- Line handling assessment
- Weapons assessment
Week 8: Battle Stations
Weeks of training are put to the test during the final training exercise, known as Battle Stations. Using the latest technology, recruits are tested in a variety of shipboard scenarios that require the sum of their knowledge and ability. Battle Stations is a final test to determine if the new recruit is ready to join the fleet.
When Battle Stations is successfully completed, recruits celebrate the first major milestone of Navy service. During a ceremony befitting their accomplishment, they will remove their recruit ball caps and replace them with one that recognizes them as a Sailor.
Week 9: Junior Sailor
Your last two weeks of boot camp will prepare you for your next stop: A School. During week nine, you can expect to continue and pass classes in:
- Physical training and final preparation for the official Physical Readiness Test
- Professional development classes
- Small unit leadership classes
- Fleet and shipboard living classes
Week 10 : Graduation
Recruit graduation is known as Pass-In-Review. It is a formal military ceremony that honors your hard work and dedication to a new way of life. It also ties together the future of the Navy with our long-held Naval traditions and customs. This is your opportunity to impress your family and friends with what you have accomplished in just 10 weeks!
Your family will be seated in the drill hall, and you’ll march in with about 800 of your new Shipmates to a sea of applause. There is no prouder moment in your life. You may receive a few days off following the ceremony, or you may be transferred to your next duty station shortly after graduation.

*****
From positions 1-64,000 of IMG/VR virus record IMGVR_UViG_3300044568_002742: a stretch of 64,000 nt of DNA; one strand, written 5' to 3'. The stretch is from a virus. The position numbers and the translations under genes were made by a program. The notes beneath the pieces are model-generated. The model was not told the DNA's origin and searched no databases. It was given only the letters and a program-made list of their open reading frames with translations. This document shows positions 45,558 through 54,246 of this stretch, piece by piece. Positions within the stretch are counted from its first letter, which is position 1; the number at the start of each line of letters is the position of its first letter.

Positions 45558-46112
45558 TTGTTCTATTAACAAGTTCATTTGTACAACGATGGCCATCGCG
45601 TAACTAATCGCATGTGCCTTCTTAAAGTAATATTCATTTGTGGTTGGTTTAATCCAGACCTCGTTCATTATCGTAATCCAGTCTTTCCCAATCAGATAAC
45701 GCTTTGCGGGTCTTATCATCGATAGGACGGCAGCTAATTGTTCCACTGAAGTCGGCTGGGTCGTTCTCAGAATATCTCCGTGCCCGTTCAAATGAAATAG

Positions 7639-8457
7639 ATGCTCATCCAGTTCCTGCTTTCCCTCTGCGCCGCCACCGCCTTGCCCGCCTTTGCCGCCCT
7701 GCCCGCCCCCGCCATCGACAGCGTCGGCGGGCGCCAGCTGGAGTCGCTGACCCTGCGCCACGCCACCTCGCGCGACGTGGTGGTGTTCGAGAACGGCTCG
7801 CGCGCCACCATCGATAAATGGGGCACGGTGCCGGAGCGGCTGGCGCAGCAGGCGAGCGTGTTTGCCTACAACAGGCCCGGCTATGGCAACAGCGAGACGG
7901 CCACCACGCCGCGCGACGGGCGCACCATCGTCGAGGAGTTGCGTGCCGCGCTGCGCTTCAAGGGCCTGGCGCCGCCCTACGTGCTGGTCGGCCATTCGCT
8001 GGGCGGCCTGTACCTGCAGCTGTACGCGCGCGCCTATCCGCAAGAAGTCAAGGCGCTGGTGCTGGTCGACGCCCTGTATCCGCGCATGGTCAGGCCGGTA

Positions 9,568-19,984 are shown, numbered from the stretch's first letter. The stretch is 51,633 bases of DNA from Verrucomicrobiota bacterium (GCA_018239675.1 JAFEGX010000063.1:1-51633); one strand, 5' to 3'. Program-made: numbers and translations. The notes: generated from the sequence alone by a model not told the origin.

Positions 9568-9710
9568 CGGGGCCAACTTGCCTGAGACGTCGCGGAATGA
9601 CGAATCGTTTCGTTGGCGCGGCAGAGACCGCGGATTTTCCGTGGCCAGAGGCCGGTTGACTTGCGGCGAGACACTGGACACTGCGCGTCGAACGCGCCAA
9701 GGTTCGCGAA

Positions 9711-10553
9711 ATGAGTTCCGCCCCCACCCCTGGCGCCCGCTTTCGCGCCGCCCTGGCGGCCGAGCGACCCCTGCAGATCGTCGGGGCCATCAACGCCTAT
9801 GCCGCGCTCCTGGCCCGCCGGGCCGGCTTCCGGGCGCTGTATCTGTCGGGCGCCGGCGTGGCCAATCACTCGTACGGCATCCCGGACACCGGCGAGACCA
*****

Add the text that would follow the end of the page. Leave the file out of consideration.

Frequently Asked Questions
What can I bring to boot camp?
There are limitations to what you can bring to boot camp. Once you graduate, you’ll be able to access the items you may have missed during the 10 weeks of training. Everything you bring that is not allowed will either be donated, discarded or mailed back home.
All recruits must bring:
- Social security card.
- Immunization records.
- Two forms of valid identification; speak to a recruiter for more information on qualifying identification needs.
Personal items you may bring include:
- The clothes you arrive in.
- Personal running shoes that must be tasteful in color and appearance while in uniform. Must have laces, no Velcro or speed lacing. All footwear is inspected upon arrival. You will be given shoes if yours do not meet RTC standards.
- One pair of prescription glasses or reading glasses. Recruits are not allowed to wear contacts.
- Maximum of $10 cash, a credit card (not required) and one pre-paid calling card ($20).
- Cell phone for first call. This will be collected after your first night.
- Completed direct deposit sign-up (Standard Form 1199A).
- Checkbook and/or ATM card.
- All prescription drugs with identifying labels. This includes any birth control.
- Pocket-sized religious reading material.
Female-specific personal items allowed:
- Makeup (makeup is only permitted for photographs and graduation liberty). No glass items, including mirrors, are permitted.
- A week’s worth of sanitary items (tampons, pads, menstrual cups), as required. More will be accessible if needed.
- All birth control medications (pills, patches, rings) may be continued as well as IUDs and sub-dermal implants (e.g. Nexplanon).
- Bring your most recent Pap smear laboratory report if it was performed within three years prior to arriving at RTC. Recruits over 21 who do not provide paperwork will be required to undergo a Pap smear examination once at boot camp.
What are the physical requirements of boot camp?
Your physical training will be both rigorous and challenging and includes one-hour daily workouts, six days a week. To graduate, you must pass a Physical Readiness Test (PRT).